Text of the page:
The track was actually pretty tricky. It was pretty hard packed and slippery at times. You could definitely tell by the layout that they tried to make it retro styled. It definitely made for some exciting racing. I liked the way that they changed it, because I felt that some of the tracks have been too similar, like they have the same layout. But yeah, this was a cool track. Since this is the second time that we were here, I feel like this track dried out quicker than normal. You could see rocks coming out and that it became harder packed.
There were a lot of guys up front going down around you. Did that make you race any differently?
That’s where you want to be if you want to win championships. It was great to be up there so quickly in the season. Who knows, maybe by the end I can be right in the championship hunt. You have to be very smart in these conditions. As you said, there were a lot of guys going down. I’m in a great position right now and hope to be able to take advantage of it every weekend.
MXA FITNESS TIP OF THE WEEK
H2O is the way to go
An easy and affective way to shed unnecessary pounds is water consumption. If you are above ground you must consume some amount of water. The question is how much. The majority does not drink enough for the human body to shed the excess water that is stored. You have to realize that your body is very efficient. If you only drink a small amount of water per day your body will store every drop it consumes. While on the other hand, if you drink a gallon a day your body knows that it will be properly hydrated so there is no need to store an excess. Excess water equal extra weight. Drink more water loss some weight. Simple as that.
MINI-VIEW: JASON ANDERSON
Talking with Jason Anderson late last year, we knew that he would be a championship contender in Supercross. Now with KTM supporting the Rockstar team, Anderson has another weapon to help him reach his goal of the 250 West title. We were able to catch up with the 20-year-old in the pits at Anaheim 2.
By Jim Kimball
MXA: Jason, what a great start to 2014.
Jason: Yeah, this has been exactly how I wanted to start the season–to be a contender. I’ve been feeling good so far. I’ve been working towards this the past few years, and now in 2014 I am here doing it.
Obviously there has been a significant change as you went from Suzuki, with no factory support, to KTM, with factory support. How has this transition been?
It’s been great. Just being able to have all the resources at arm’s reach has been good. It’s definitely been helpful having KTM come aboard, not just for the bikes themselves, but because the overall support has been tremendous.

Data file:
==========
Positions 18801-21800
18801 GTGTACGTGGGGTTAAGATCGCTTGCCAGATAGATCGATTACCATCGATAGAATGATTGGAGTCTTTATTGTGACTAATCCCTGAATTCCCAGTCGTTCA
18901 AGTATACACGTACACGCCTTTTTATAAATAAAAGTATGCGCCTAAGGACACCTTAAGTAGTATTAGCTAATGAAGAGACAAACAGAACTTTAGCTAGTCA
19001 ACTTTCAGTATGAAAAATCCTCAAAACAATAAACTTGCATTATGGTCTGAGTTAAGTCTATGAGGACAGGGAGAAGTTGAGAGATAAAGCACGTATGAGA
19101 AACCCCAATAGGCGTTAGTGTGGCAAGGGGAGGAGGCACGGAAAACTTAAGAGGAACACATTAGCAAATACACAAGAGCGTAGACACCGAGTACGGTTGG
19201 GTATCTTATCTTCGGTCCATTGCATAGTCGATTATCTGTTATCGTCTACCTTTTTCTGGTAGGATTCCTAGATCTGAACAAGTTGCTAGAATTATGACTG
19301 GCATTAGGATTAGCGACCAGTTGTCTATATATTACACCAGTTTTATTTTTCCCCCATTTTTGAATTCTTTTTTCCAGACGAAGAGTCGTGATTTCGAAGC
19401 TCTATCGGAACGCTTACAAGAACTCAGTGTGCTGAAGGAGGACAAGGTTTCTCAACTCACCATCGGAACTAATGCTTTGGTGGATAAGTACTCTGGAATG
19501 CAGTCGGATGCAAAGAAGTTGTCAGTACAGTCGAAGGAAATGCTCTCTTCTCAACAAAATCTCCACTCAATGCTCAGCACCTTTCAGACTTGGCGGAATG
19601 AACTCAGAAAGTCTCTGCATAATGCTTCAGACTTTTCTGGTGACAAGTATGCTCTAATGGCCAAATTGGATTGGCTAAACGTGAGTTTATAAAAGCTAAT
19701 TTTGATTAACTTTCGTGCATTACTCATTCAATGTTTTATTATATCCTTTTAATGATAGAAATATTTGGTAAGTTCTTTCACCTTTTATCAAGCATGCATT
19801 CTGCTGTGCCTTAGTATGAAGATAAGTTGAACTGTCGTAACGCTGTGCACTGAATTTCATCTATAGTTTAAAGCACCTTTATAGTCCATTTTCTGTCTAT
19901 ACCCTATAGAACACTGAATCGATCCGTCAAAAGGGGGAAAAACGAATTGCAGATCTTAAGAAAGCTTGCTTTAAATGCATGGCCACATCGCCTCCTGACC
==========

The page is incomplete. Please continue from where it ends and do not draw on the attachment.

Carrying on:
And you raced KTM’s in your amateur days, right?
Yes, so the bike feels a little similar. It’s just taken a little bit to get used to the steel frame. Other than that it is super similar. I’m very happy to be back on a KTM!
This year you are working with Jeff Ward. How is he helping you?
Jeff is really an extra set of eyes. He also helps motivate me with training and everything. He’s a legend who has been there and done that. He’s won championships, so he knows what it takes to win. He’s been relaying all his experiences about how he won so many races and championships. There have been so many little things that he has said that have really helped me out.
Have you made any other significant changes from last year to this year?
No, not really. My training is basically the same as it was last year. It’s just that now it's all coming together. It’s a process that takes time, and definitely something that we have been working on. I am very happy with where I am at and how I have been doing.
Talk for a minute about the first two rounds, where you passed Cole Seely on the last lap.
Yeah, I don’t really plan that! It’s just happened that way. I would really like to get the holeshot, pull away, and lead the entire race. That’s my goal. Seely is an excellent racer, and every time that you race with him it’s going to be tough. It’s hard to pull away from him.
Speaking of Cole Seely, it appears that you two are a bit faster than the rest of the field.
Well, I think that Cole and I have gotten pretty good starts so far, and that has helped us a lot. But the rest of the guys are going to be up there. Dean Wilson, Zach Osborne, and Cooper Webb are going to be up there. All those guys are riding well. But I believe that Seely and myself both really want this championship, and we’ve been working for it for a while.
After a few rounds in do you take each race as its own battle or strategize more?
Going into the races I don’t want to feel like I have to win. I go in with an open mind, focus on getting a good start, and getting maximum points. I take each race as its own and don’t dwell on winning. Whether its' getting one win or six wins, I just want to be the one that gets the number one plate at the end of the season.